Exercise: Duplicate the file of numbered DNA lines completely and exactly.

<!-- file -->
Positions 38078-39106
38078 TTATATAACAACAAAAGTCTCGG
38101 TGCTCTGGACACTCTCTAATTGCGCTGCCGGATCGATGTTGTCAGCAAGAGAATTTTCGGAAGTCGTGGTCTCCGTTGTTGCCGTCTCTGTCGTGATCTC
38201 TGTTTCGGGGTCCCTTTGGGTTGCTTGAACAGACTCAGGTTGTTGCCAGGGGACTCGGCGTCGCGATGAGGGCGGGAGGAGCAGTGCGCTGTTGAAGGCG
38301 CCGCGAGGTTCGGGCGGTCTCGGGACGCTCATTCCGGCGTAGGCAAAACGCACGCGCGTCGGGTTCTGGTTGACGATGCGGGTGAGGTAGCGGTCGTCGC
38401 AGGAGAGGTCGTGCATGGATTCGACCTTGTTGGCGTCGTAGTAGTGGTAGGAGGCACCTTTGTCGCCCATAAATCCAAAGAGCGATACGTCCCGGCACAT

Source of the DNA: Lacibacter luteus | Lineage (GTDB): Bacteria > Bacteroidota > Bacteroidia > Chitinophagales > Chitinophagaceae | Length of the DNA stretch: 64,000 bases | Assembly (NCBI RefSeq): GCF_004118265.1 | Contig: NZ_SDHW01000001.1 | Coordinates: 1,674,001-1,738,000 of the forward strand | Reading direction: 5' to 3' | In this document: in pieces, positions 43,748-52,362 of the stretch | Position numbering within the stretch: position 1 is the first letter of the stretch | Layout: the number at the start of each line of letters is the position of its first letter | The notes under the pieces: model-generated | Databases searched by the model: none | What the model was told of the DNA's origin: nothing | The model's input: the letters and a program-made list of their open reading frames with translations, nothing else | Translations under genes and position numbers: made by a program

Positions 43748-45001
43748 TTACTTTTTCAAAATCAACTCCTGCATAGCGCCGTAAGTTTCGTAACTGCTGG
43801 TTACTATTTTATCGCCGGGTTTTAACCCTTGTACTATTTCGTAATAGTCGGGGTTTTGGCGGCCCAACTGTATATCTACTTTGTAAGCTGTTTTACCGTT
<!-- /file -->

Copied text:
Positions 38078-39106
38078 TTATATAACAACAAAAGTCTCGG
38101 TGCTCTGGACACTCTCTAATTGCGCTGCCGGATCGATGTTGTCAGCAAGAGAATTTTCGGAAGTCGTGGTCTCCGTTGTTGCCGTCTCTGTCGTGATCTC
38201 TGTTTCGGGGTCCCTTTGGGTTGCTTGAACAGACTCAGGTTGTTGCCAGGGGACTCGGCGTCGCGATGAGGGCGGGAGGAGCAGTGCGCTGTTGAAGGCG
38301 CCGCGAGGTTCGGGCGGTCTCGGGACGCTCATTCCGGCGTAGGCAAAACGCACGCGCGTCGGGTTCTGGTTGACGATGCGGGTGAGGTAGCGGTCGTCGC
38401 AGGAGAGGTCGTGCATGGATTCGACCTTGTTGGCGTCGTAGTAGTGGTAGGAGGCACCTTTGTCGCCCATAAATCCAAAGAGCGATACGTCCCGGCACAT

Source of the DNA: Lacibacter luteus | Lineage (GTDB): Bacteria > Bacteroidota > Bacteroidia > Chitinophagales > Chitinophagaceae | Length of the DNA stretch: 64,000 bases | Assembly (NCBI RefSeq): GCF_004118265.1 | Contig: NZ_SDHW01000001.1 | Coordinates: 1,674,001-1,738,000 of the forward strand | Reading direction: 5' to 3' | In this document: in pieces, positions 43,748-52,362 of the stretch | Position numbering within the stretch: position 1 is the first letter of the stretch | Layout: the number at the start of each line of letters is the position of its first letter | The notes under the pieces: model-generated | Databases searched by the model: none | What the model was told of the DNA's origin: nothing | The model's input: the letters and a program-made list of their open reading frames with translations, nothing else | Translations under genes and position numbers: made by a program

Positions 43748-45001
43748 TTACTTTTTCAAAATCAACTCCTGCATAGCGCCGTAAGTTTCGTAACTGCTGG
43801 TTACTATTTTATCGCCGGGTTTTAACCCTTGTACTATTTCGTAATAGTCGGGGTTTTGGCGGCCCAACTGTATATCTACTTTGTAAGCTGTTTTACCGTT